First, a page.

The Śrī Guru Gītā is very popular in India. It originated in Mahārāṣṭra, we don’t know exactly when.
It is a dialogue between Śiva and Śakti, between Īśvara and Pārvatī. It is said to come from the Skandapurāṇa – this is a traditional Hindu text attribution, to give the text credibility when the origin is not known.
Some scholars have claimed that the text comes from the Śrī Guru Caritra. In reality it was added in at a later stage, only around the 18th century. The academic who established this is Antonio Rigopoulos and his Guru Gītā essay can be found in Theory & Practice of Yoga. We have independent manuscripts of the Guru Gītā and of the Śrī Guru Caritra without the Guru Gītā in it.
The most popular existing translation was done by Swami Prajñānanda, whose Sanskrit was good but who often did not understand the scriptural background of the verses she was translating, and in these cases she was unable to convey the meaning of the verse correctly. Though she did translate the majority of verses more or less correctly, we can often understand a given verse much more deeply by looking at the different ways it could be translated. Needless to say, you need the help of a Sanskrit scholar to do this.
Please watch this video in which Hareesh gives an explanation of the Guru-dhyāna verse that precedes the beginning of the text proper (Haṁsābhyāṁ parivṛtta-patra-kamalair…):
Hareesh’s translation of three important verses of the text:
Gurur buddhyātmano nānyat satyaṁ satyaṁ na saṁśayaḥ |
Tallābhārthaṁ prayatnas tu kartavyo hi manīṣibhiḥ ||9||
“The Guru is none other than the discerning self. Without a doubt, this is the truth. So prudent individuals should make an effort to attain that [discernment, i.e. the inner Guru].”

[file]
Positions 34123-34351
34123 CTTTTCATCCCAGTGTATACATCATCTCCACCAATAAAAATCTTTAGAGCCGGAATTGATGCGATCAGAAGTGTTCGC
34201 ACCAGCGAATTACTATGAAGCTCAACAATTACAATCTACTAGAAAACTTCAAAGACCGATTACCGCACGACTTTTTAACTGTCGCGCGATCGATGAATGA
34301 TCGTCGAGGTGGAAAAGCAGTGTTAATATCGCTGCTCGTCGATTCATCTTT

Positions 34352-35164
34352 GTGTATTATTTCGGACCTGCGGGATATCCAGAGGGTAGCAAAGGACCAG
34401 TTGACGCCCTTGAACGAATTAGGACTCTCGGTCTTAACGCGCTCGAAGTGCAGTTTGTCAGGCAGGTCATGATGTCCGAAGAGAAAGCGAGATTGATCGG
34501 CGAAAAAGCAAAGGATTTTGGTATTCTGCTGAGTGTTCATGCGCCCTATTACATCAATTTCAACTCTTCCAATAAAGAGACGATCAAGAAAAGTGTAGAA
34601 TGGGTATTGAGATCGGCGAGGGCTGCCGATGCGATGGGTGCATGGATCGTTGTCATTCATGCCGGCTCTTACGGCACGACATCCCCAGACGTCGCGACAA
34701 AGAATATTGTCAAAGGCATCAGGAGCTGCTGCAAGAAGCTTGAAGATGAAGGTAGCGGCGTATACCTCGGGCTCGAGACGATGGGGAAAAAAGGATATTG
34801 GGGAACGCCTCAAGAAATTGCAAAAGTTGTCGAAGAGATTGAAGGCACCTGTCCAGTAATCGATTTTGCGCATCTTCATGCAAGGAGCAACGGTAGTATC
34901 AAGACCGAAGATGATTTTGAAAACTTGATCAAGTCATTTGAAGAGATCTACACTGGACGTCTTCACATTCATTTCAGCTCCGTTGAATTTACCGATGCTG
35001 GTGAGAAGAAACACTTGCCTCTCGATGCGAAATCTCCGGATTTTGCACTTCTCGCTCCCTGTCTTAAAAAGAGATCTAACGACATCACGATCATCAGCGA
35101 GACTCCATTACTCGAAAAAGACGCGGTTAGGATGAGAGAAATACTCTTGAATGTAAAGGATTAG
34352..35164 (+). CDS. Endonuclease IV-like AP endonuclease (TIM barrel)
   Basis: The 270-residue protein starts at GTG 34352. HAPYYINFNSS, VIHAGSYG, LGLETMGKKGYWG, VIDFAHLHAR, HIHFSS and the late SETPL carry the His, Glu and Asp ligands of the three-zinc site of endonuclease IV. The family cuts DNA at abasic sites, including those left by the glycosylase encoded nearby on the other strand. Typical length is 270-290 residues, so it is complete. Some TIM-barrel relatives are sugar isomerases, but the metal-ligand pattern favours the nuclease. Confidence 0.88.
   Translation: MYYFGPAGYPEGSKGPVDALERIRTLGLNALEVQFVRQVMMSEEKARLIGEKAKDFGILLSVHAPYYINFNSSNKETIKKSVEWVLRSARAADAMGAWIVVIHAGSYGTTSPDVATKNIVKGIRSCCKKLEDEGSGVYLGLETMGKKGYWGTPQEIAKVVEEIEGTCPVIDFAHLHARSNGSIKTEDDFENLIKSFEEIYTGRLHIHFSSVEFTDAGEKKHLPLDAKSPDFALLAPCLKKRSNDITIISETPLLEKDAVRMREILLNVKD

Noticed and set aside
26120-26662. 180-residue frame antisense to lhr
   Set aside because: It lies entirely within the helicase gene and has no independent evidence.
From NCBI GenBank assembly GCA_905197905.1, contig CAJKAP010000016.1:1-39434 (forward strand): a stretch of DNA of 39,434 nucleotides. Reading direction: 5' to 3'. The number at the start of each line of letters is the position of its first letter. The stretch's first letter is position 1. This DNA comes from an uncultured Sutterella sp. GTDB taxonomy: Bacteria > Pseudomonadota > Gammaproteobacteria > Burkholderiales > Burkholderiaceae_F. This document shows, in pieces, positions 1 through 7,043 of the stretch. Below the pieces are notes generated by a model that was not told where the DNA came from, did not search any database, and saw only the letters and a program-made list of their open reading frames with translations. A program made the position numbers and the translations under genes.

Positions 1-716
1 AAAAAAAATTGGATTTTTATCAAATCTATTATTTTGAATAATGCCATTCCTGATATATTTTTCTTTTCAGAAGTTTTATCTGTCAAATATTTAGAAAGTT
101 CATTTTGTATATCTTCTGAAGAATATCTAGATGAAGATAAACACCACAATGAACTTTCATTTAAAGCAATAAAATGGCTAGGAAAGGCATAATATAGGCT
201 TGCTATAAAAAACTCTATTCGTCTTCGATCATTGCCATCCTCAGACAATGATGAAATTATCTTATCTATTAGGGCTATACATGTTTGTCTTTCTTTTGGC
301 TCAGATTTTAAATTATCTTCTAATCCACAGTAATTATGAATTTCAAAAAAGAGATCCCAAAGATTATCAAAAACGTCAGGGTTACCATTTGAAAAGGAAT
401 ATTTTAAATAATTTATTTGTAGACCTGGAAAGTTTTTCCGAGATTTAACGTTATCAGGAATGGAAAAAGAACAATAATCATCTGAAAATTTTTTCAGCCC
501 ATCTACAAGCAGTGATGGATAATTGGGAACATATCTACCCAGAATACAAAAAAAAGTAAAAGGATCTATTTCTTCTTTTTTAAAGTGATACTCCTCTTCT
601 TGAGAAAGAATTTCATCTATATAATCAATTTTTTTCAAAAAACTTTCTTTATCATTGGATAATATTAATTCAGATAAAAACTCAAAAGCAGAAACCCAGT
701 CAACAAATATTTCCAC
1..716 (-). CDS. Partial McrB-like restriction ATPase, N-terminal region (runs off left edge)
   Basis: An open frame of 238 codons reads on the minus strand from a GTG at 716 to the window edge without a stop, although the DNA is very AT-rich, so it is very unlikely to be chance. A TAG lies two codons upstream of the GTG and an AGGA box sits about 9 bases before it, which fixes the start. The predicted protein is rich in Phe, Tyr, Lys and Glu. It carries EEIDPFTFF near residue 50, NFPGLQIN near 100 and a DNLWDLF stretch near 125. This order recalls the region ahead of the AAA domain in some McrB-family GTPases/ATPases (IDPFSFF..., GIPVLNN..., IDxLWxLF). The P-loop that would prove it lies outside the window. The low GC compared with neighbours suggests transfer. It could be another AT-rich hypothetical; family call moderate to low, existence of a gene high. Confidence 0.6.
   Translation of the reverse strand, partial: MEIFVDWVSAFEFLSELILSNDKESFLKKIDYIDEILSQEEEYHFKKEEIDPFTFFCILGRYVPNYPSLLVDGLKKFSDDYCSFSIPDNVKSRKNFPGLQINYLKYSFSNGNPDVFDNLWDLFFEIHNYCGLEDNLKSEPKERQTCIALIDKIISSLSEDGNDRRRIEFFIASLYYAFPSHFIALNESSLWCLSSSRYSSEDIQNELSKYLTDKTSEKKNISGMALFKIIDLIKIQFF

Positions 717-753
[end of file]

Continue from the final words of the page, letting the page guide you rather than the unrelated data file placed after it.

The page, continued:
Gūḍhavidyā jaganmāyā dehe cājñāna-sambhavā |
Udayaḥ yatprakāśena guru-śabdena kathyate ||10||
“In the body there lives both hidden wisdom and powerful delusion born of ignorance. The one whose illuminating teaching causes [the hidden wisdom] to surge up within is designated by the word guru.”
The hidden wisdom (gūḍhavidyā) of verse 10 and the inner Guru (buddhyātman) of verse 9 are one and the same.
Haṁsābhyāṁ parivṛtta-patra-kamalair divyair jagat-kāraṇair
viśvotkīrṇam aneka-deha-nilayaiḥ svacchandam ātmecchayā |
Tad-dyotaṁ pada-śāmbhavaṁ tu caraṇaṁ dīpāṅkura-grāhiṇaṁ
pratyakṣākṣara-vigrahaṁ guru-padaṁ dhyāyed vibhuṁ śāśvatam ||
“One should meditate on the eternal all-pervasive state of the Guru, which is the embodiment of all the sacred sounds [of Sanskrit] in visible form. One should meditate on the [form of] practice & conduct which holds ‘the flame of the lamp’, that is, the Śāmbhava state which illumines that spontaneous freedom (svacchanda) which is inscribed in everything in existence by the divine Causes of the World that have all bodies as their abode, and which are [installed within] the ‘lotuses’ (i.e. chakras) whose petals are rotated by ‘ham’ and saḥ’.”